"If you visit us, you will find other officials with dreadlocks. These officials represent some of the prominent prophets in the Bible, such as Elijah and Jeremiah," she adds.

Members dress differently, and this is particularly evident during Sunday services.

Ms Awino says regular members wear white robes and white caps for men, while women wear white dresses and white scarves.

Leaders wear blue robes while officials wear yellow, with the colours representing spiritual rank, she says.

During prayer sessions, members are expected to jump up and down while carrying flags of different colours.

A few kilometres away, in Odiere village in Mbita sub-county, Homa Bay County, is the Jerusalem Mowar Church.

Here, the church is considered one of the holiest places, according to its members, so much so that menstruating women are warned not to attend prayers because they are considered 'unclean'.

The African Israel Nineveh Church, which has a strong presence in Nyanza and Vihiga, has a similar ritual.

Menstruating women have been instructed not to attend church meetings during their menstrual cycle to avoid making the holy place dirty and evil by shedding blood.

Mr Achuodho Kachuodho, a member of the Jerusalem Mowar Church, says that anyone who enters the building is considered to be in the presence of God.

The church compound is also considered sacred and most activities that take place there are guided by the word of the church's founder and self-proclaimed prophet, Joseph Chenge.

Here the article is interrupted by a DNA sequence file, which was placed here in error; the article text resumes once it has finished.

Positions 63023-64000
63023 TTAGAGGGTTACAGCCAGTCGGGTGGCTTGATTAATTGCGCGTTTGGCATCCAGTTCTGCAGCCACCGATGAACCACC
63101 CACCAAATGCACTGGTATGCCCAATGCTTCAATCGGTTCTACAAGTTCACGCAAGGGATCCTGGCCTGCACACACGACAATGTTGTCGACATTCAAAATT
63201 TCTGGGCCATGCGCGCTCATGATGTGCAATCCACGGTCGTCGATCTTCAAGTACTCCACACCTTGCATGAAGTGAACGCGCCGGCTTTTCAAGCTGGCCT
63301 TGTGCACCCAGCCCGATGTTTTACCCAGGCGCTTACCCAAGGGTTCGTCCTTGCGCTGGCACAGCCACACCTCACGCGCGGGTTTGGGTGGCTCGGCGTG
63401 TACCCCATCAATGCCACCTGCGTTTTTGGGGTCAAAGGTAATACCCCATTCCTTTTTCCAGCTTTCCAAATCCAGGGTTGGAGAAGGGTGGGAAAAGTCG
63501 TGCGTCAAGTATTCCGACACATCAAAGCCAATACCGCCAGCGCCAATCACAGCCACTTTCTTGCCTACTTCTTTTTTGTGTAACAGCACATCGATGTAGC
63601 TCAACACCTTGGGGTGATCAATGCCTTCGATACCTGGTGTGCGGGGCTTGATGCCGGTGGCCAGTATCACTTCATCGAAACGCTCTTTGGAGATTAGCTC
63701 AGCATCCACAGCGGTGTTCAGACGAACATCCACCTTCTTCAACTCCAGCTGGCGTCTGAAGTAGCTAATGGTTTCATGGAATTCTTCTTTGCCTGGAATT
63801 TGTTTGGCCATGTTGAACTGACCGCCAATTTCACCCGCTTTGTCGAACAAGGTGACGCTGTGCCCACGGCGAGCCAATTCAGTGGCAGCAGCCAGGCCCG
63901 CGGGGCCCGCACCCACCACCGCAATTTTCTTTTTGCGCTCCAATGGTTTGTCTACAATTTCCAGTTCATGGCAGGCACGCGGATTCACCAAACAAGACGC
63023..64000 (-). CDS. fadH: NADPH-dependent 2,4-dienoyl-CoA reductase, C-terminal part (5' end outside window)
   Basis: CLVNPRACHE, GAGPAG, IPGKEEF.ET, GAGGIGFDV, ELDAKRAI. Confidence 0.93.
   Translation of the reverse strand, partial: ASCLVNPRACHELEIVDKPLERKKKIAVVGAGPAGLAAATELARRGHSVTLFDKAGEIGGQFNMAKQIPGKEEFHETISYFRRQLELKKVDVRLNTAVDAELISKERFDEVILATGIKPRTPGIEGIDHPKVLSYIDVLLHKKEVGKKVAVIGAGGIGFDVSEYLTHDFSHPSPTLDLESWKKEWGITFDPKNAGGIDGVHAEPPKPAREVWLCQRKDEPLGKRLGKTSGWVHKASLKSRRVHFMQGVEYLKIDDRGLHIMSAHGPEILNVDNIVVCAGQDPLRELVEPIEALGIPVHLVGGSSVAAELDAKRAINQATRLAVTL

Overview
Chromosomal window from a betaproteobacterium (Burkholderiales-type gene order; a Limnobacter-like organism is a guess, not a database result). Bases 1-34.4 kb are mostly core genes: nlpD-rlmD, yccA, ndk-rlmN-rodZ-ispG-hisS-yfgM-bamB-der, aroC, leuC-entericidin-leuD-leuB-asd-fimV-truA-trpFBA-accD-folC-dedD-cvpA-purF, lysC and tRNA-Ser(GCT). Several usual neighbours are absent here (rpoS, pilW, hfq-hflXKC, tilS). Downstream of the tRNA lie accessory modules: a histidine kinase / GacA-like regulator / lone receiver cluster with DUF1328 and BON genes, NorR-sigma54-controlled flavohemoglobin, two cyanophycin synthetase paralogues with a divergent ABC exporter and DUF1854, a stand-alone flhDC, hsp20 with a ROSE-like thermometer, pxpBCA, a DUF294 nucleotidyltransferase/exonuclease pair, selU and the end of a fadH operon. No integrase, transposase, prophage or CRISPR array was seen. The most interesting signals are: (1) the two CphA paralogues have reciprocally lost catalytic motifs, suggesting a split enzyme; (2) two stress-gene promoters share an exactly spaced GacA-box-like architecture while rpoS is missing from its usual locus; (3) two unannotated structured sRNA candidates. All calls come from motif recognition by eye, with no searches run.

Mr Kachuodho says the founder receives messages directly from the Holy Spirit and all prayer activities are guided by him.

He defends the ritual that forbids menstruating women from entering the church, saying it is biblical.

Without quoting the biblical passage, he says women are considered "unclean" during their menstruation and should not come before God.

For the African Israel Nineveh Church, Bishop Betty Onyango, barring menstruating women from the church is part of the traditions they have upheld.

For them, such women are not allowed near the pulpit.

And today, women clergy are not allowed to perform certain priestly duties during menstruation.

"You will notice that the majority of women serving as pastors and bishops are older women, aged 50 and above," she says.

Back at the Jerusalem Mowar Church in Homa Bay, worshippers say the mabati wall is sacred and should be respected.

Christians are required to remove their shoes when entering the structure, with Mr Kachuodho linking the practice to the biblical burning bush, when God told Moses to remove his sandals because the ground he was standing on was holy.

Mr Kachuodho is one of the assistants to Mr Chenge, the self-styled prophet.

In the church, the self-proclaimed prophet has a special place where he sometimes holds private prayers.

The faithful simply call it the Prophet's private office. It is located in a building that serves as his residence, where visitors sit while waiting to see him.

It is a few metres from the church and people are not allowed to enter the office.

Mr Kachuodho says only those who want to pray are allowed in.

The church has coined it's name after the burning bush and the faithful call it bungu mar lamo, meaning the bush of prayer, with members comparing it to the Western Wall in Israel where Christian believers visit to pray.

For them, Saturday is their day of worship as they link it to the biblical Sabbath in the Old Testament.

- Reporting by Kassim Adinasi, George Odiwuor, Elizabeth Ojina and Derick Luvega